Clothed with Christ (Part 1 of 3)

This is part 1 in the series “Clothed with Christ” exploring liturgical vestments and contemporary church practice. This series is the fruit of my final project for Dr. Sue Rozeboom’s Worship of Yesterday for Today class at Western Theological Seminary.

Everything Communicates Something

Are you familiar with the mantra “everything communicates something”? Take a moment to consider the images in the slideshow below. What do you see?

If you guessed uniforms, you’re right! Okay, that wasn’t a challenge. But what else is communicated by those uniforms? You can tell by the style of the jersey what sport it belongs to. The colors are important—they communicate what team or what club they represent. Even the numbers are important as they communicate the identity of the person wearing the jersey in competition. And by knowing the player, the team, or the sport, all manner of parallel stories, feelings, and memories emerge. Everything communicates something.

As a former athlete myself, and as an avid sports enthusiast, these jerseys also mean something more. When I put on a uniform before a game, something shifts in the energy of my identity. When I put on a uniform, I put on a tradition. I become someone new for the length of time I wear the jersey; I become a part of something greater than myself.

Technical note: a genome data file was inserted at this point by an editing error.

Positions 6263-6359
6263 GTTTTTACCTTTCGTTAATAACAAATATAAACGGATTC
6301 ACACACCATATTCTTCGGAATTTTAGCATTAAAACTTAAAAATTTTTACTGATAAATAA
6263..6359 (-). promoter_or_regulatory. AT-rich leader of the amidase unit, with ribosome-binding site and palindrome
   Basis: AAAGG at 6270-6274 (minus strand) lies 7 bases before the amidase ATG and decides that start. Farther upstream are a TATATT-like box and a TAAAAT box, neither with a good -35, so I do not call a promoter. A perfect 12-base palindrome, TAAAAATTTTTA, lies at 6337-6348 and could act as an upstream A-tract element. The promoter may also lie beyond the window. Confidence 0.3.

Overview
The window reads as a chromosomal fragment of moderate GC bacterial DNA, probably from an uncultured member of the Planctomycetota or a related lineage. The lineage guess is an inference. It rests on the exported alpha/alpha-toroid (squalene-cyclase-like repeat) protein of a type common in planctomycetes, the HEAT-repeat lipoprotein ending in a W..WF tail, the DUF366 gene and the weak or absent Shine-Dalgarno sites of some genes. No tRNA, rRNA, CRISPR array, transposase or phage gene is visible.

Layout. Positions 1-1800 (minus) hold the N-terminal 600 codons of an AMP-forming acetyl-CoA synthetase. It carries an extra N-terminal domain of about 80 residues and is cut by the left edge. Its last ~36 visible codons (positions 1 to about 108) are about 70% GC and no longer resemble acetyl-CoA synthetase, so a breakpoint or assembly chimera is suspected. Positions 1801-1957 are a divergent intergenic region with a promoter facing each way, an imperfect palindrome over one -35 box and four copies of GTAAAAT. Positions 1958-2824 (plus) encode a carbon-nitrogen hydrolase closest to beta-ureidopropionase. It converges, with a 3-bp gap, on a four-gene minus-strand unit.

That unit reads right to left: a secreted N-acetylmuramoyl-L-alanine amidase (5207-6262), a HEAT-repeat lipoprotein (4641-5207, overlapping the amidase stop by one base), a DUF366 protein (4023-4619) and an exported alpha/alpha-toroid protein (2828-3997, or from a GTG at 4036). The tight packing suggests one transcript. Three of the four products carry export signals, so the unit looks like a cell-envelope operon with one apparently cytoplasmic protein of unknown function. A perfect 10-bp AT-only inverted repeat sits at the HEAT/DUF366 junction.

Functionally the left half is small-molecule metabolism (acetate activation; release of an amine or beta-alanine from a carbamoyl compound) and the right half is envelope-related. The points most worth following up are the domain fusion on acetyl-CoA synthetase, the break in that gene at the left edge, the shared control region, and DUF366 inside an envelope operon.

But don’t just take my word for it.

One of the most memorable lines from Miracle, the movie about the 1980 US Olympic hockey team, is about a jersey:

If you play your heart out for what your jersey says on the front, everyone will remember what the jersey says on the back.

Brandi Chastain, a former US women’s soccer player who is perhaps most famous for taking off her jersey after scoring the winning penalty kick in the 1999 Women’s World Cup, recalls,

I remember how proud I was to put on my training jersey and go out onto the field.

Baseball player Eric Davis once said,

Just putting on my uniform keeps me going.

Hall-of-Fame baseball manager Tommy Lasorda treasured his time in uniform,

I love doubleheaders. That way I get to keep my uniform on longer.

And Derek Jeter, captain of the New York Yankees, simply prays,

God, I hope I wear this jersey forever.